1. SYNODALITY AND THE PLENARY COUNCIL

Synodality is a word that has come into common parlance in the Catholic Church over the past few years. Indeed, it is one of the themes for the Plenary Council in Australia which begins next month and is a theme which is central to the papacy of Pope Francis.

The Pope defined synodality in his address to the bishops commemorating the 50th anniversary of the Institution of the Synod of Bishops in 2015 thus: “What the Lord is asking of us is already in some sense present in the very word “synod”. Journeying together- the laity, pastors, the Bishop of Rome is an easy concept to put into words but not so easy to put into practice. He went on to say that: “A synodal Church is a Church which listens, which realises that listening is more than simple hearing. It is a mutual listening in which everyone has something to learn. The faithful people, the college of bishops, the Bishop of Rome: all listening to each other and all listening to the Holy Spirit, the ‘Spirit of Truth’, in order to know what he says to the churches.”

And now the Vatican has announced that Pope Francis will open a GLOBAL synod in Rome on 9-10th October 2021, marking the beginning of what some theologians have described as the most ambitious project for church renewal since the Second Vatican Council. This synod will be different to the traditional synod process which brings together bishops in Rome, because it will begin at the diocesan level across the world from October 2021 to April 2022 and will culminate with a meeting of bishops in October 2023. A preparatory document and handbook have been released by the Vatican as guidelines to help facilitate the global synodal process, emphasising that the synod is a journey for all the faithful in which every local church has an integral part to play.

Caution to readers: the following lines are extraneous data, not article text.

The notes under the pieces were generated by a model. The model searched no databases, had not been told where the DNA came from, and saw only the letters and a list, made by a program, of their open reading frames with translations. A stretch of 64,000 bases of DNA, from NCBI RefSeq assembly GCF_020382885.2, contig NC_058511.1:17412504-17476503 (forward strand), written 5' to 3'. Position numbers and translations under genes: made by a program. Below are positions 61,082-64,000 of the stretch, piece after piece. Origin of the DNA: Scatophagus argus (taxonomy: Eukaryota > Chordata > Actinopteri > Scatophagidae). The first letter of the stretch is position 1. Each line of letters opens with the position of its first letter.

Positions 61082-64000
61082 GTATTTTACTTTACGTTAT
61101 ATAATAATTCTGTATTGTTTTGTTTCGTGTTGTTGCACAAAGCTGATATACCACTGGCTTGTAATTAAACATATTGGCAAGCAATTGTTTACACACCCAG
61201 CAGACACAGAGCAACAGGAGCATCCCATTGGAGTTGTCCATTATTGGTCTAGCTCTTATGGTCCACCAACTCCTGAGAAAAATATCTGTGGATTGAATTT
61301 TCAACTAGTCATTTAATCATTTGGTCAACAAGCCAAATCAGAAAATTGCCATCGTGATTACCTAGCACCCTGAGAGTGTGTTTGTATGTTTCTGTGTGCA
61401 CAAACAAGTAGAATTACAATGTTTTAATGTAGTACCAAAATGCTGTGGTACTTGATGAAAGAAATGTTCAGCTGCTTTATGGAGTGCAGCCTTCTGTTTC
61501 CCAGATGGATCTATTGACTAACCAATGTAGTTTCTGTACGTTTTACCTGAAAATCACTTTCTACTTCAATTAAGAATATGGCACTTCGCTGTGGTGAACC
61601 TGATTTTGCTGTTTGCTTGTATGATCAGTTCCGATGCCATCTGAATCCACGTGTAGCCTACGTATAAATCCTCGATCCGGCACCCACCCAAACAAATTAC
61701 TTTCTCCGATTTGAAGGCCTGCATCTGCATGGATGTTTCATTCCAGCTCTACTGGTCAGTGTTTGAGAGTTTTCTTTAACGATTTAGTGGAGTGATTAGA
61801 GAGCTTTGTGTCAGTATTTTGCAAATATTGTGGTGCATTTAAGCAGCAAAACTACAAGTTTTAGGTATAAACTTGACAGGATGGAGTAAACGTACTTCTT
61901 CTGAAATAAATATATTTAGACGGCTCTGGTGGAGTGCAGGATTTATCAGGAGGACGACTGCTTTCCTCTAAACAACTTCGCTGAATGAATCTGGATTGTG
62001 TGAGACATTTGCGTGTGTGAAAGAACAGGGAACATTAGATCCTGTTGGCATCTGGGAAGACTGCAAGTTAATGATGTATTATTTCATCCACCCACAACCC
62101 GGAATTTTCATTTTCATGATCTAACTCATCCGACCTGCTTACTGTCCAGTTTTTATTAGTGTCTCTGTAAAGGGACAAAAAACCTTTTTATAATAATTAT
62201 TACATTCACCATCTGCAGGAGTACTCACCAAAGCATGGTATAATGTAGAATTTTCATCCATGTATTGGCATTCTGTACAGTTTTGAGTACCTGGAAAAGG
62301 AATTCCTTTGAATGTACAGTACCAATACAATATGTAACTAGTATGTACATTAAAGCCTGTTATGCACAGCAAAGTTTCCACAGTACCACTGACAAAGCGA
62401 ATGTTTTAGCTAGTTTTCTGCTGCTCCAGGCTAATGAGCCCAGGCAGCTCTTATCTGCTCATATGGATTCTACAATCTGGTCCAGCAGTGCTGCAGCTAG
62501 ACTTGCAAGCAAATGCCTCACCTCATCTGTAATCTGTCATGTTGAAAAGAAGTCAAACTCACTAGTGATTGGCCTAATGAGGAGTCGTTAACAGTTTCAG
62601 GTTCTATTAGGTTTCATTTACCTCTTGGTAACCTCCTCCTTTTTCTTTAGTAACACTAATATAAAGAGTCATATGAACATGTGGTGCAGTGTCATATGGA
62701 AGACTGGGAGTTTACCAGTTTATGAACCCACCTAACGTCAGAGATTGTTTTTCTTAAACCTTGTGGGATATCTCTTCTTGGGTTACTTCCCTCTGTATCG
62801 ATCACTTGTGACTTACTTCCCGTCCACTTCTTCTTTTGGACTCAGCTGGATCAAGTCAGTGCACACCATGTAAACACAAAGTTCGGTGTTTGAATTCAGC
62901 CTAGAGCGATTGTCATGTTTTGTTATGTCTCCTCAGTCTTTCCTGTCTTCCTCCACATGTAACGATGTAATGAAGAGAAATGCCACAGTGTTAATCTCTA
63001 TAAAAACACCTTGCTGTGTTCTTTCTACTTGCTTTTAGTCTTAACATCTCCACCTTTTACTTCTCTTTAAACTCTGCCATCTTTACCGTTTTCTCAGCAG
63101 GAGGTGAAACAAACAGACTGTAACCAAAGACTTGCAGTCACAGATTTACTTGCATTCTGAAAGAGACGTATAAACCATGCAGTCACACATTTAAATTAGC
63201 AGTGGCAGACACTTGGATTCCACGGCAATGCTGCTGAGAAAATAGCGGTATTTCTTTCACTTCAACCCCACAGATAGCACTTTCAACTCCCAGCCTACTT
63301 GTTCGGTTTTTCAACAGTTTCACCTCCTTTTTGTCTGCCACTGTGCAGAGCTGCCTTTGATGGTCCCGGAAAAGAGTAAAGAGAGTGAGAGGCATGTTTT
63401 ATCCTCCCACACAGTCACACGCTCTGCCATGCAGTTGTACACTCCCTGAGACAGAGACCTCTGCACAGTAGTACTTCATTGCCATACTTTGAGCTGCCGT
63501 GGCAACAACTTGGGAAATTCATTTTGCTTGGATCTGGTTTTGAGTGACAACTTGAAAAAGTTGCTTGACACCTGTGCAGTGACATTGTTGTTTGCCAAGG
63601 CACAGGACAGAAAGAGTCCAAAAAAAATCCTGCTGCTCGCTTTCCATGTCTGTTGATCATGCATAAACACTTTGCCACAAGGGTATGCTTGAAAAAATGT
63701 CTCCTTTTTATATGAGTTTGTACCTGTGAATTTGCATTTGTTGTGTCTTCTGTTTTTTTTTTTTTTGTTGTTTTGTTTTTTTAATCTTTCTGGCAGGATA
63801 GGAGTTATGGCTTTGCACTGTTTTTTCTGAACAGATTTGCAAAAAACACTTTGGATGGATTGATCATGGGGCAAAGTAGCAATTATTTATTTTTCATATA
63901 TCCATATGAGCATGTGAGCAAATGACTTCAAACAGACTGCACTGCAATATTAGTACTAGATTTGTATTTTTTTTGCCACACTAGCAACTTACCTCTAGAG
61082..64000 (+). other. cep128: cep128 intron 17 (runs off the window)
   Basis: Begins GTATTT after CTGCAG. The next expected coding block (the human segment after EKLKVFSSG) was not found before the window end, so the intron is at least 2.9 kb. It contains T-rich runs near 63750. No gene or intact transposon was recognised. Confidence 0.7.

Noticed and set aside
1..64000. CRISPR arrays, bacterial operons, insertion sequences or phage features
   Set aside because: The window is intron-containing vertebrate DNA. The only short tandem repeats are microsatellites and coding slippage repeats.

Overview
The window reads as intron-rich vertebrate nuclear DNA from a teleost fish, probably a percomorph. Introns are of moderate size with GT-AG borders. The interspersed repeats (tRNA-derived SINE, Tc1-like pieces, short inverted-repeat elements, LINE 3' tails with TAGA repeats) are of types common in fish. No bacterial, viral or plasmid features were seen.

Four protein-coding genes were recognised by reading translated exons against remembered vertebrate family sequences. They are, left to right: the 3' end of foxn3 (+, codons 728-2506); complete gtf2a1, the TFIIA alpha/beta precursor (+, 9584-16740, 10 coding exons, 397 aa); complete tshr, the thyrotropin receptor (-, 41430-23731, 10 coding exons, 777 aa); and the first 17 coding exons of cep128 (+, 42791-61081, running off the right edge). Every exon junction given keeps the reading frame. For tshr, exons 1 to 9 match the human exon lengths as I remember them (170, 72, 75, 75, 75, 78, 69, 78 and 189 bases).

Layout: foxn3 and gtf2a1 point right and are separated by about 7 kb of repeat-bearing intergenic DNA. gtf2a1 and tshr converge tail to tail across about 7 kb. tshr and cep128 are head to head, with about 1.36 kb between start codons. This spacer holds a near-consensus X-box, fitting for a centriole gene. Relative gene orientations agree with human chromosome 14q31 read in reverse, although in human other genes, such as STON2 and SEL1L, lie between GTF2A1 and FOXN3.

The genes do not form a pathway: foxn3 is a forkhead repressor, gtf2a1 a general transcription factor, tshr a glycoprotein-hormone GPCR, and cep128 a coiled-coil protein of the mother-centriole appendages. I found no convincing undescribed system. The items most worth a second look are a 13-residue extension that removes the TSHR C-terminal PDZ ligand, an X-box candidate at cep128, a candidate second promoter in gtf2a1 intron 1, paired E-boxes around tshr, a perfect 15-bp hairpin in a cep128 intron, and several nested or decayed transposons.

The preparatory document sets out the purpose of the synod, stressing it is designed to ensure Church decision making is informed by the Holy Spirit and includes the voices of ordinary Catholics, particularly those on the margins of society, as well as Christians and non-Christians. Listening to one another and to the Holy Spirit which characterises the synodal approach of Pope Francis, mean an openness to change and learning. The preparatory document goes on to say that the synod is “intended to inspire people to dream about the church we are called to be.” Let us be inspired to do just that.

21 September 2021